In addition, I want to show that it really makes a difference if we are caught in our pictures of things or open to the possibility of completely different pictures. It has been a long time since I wrote about ape language research on this blog, but the attempt to teach apes human language is an example of what a huge difference it can make, if we free ourselves from a picture that prevents us from seeing the possibility of other pictures.
Attempts to teach apes human language were based on the first picture, which highlights the difference between the one who inspires and the one who is inspired. It was thought that because apes lack the language skills that we humans have, there is only one way to teach apes human language. We need to transfer the language skills horizontally to the apes, by training them. This “single” opportunity failed so clearly, and the failure was so well-documented, that only a few researchers were subsequently open to the results of a markedly more successful, at least as well-documented experiment, which was based on the alternative picture of inspiration.
In the alternative experiment, the researchers saw an opportunity that the first picture made it difficult to see. If apes and humans live together daily in a closely united group, so that they have opportunities to sense affinities with each other, then language seeds that we did not know existed in apes could be inspired to sprout and grow spontaneously in the apes themselves. Vertically within the apes, rather than through horizontal transmission, as when humans train animals. In fact, this alternative experiment was so successful that it resulted in a series of spontaneous language growths in apes. As time went on, new-born apes were inspired not only by the humans in the group, but also by the older apes whose linguistic creativity had taken shape.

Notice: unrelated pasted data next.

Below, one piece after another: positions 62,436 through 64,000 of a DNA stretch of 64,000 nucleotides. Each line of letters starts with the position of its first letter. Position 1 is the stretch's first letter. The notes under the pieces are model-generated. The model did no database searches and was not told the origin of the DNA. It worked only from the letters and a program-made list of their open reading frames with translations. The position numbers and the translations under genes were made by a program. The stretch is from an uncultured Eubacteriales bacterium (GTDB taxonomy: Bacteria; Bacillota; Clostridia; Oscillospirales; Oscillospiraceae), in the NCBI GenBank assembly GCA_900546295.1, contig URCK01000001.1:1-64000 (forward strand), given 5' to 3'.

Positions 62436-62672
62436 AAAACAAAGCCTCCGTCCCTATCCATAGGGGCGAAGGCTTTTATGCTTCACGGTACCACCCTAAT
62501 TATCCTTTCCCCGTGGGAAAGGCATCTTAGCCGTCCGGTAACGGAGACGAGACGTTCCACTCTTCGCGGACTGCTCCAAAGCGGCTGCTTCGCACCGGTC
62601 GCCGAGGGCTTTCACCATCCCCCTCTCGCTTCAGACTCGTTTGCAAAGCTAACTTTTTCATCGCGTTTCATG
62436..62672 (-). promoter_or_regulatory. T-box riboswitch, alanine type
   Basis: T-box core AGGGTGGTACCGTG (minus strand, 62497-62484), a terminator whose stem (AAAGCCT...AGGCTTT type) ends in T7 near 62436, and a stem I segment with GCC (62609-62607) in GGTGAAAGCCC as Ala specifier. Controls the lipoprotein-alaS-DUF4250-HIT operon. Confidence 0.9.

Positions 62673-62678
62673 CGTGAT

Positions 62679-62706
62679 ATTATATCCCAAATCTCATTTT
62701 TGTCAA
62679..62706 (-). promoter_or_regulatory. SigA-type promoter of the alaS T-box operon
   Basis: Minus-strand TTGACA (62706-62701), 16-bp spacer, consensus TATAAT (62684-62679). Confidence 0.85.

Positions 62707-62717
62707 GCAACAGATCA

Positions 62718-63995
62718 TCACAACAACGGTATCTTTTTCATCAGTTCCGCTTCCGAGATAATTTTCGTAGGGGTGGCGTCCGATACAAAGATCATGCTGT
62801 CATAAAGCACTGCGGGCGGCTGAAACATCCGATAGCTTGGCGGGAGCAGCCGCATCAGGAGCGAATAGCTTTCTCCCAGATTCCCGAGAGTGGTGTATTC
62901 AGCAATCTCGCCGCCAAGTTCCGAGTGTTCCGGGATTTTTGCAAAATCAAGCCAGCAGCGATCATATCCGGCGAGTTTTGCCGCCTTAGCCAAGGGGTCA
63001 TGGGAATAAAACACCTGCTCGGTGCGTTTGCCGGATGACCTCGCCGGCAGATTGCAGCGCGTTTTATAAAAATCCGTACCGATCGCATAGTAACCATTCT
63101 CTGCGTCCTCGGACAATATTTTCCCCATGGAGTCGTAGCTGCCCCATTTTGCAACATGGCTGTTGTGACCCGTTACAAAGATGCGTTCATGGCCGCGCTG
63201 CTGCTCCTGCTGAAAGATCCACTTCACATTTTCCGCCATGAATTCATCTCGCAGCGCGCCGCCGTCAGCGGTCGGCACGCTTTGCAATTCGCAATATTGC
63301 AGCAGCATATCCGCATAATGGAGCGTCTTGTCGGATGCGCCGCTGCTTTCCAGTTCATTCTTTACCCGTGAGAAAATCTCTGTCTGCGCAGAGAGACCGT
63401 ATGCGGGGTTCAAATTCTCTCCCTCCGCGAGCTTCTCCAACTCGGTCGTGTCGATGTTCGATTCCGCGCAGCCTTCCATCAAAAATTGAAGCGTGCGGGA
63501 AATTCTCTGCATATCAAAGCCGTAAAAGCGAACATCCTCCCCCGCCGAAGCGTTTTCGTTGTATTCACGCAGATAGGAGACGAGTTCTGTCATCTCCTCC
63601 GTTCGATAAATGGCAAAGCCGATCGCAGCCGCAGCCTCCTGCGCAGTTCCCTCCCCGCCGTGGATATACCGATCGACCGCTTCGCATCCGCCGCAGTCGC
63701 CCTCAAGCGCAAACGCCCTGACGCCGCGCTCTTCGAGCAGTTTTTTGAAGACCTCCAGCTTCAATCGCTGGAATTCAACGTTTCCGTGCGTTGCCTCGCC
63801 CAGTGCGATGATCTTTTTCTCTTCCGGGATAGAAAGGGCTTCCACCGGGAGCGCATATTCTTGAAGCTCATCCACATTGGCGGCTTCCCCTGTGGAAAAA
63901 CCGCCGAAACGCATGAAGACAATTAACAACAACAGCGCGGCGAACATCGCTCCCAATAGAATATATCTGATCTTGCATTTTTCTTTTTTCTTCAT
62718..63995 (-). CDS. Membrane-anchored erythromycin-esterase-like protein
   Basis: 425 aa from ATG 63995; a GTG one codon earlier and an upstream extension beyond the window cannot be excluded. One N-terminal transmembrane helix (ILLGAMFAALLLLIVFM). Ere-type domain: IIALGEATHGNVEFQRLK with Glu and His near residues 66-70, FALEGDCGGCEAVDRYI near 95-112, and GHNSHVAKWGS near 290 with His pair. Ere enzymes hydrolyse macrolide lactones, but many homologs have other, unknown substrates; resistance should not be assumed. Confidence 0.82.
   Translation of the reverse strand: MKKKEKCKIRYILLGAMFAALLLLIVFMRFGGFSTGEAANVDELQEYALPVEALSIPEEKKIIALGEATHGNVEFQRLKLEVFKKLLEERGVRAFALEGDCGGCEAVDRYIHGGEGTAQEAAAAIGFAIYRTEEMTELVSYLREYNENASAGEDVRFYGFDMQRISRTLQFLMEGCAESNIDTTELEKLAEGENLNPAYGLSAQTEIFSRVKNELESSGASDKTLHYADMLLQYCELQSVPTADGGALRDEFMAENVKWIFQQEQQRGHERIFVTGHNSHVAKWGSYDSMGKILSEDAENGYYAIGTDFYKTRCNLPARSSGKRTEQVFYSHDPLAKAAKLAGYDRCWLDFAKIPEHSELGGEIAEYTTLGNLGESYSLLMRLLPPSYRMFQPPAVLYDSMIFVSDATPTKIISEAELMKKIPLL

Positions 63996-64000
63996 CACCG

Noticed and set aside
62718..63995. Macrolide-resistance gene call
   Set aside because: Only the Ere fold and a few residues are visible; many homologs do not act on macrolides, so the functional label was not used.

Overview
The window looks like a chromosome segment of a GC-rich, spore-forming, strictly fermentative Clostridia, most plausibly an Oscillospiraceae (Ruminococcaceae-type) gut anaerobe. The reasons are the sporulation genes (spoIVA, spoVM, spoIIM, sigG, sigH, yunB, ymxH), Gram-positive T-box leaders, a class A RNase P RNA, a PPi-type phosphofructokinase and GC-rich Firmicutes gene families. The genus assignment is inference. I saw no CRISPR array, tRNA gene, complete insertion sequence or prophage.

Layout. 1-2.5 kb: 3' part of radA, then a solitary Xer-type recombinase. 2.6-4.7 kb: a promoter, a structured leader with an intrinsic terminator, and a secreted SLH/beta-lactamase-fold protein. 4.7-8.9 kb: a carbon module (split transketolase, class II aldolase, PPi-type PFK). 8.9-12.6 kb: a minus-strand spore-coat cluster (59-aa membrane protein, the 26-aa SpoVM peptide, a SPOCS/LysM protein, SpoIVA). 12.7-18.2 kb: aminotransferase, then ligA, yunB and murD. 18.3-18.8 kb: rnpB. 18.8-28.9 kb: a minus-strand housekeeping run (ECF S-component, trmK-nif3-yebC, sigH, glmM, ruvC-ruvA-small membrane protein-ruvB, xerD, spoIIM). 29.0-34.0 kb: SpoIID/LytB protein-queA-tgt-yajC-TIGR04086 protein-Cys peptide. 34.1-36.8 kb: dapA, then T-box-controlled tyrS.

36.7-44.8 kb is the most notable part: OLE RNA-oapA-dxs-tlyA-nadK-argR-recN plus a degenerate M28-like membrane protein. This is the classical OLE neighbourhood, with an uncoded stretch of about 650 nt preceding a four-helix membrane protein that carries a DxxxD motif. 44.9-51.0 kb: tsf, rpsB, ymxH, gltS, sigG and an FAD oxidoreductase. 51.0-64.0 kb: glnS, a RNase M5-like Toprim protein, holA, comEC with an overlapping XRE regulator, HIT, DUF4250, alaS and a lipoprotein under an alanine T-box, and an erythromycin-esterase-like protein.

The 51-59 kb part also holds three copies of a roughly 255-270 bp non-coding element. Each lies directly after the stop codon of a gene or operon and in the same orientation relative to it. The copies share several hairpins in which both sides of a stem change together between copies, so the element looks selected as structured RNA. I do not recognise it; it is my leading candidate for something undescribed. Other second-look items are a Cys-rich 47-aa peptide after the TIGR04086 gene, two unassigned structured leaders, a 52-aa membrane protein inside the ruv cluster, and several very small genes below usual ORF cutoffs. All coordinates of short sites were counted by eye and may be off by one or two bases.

If you want to read more about this unexpected possibility of inspiration between species, which suggests unexpected affinities, as when humans are inspired by each other, you will find a book reference below. I wrote the book a long time ago with William M. Fields and Sue Savage-Rumbaugh. Both have inspired me – for which I am deeply grateful – for example, in this blog post with its alternative picture of inspiration. That I mention the book again is because I hope that the time is ripe for philosophers, psychologists, anthropologists, educationalists, linguists, neuroscientists and many others to be inspired by the unexpected possibility of human-inspired linguistic creativity in our non-human relatives.
To finally connect the threads of music and ape language research, I can tell you that two great musicians, Paul McCartney and Peter Gabriel, have visited the language-inspired apes. Both of them played music with the apes and Peter Gabriel and Panbanisha even created a song together. Can we live without inspiration?
Segerdahl, P., Fields, W. & Savage-Rumbaugh, S. 2005. Kanzi’s Primal Language. The Cultural Initiation of Primates into Language. Palgrave Macmillan
Segerdahl, P. 2017. Can an Ape Become Your Co-Author? Reflections on Becoming as a Presupposition of Teaching. In: A Companion to Wittgenstein on Education. Pedagogical Investigations. Peters, M. A. and Stickney, J. (Eds.). Singapore: Springer, pp. 539-553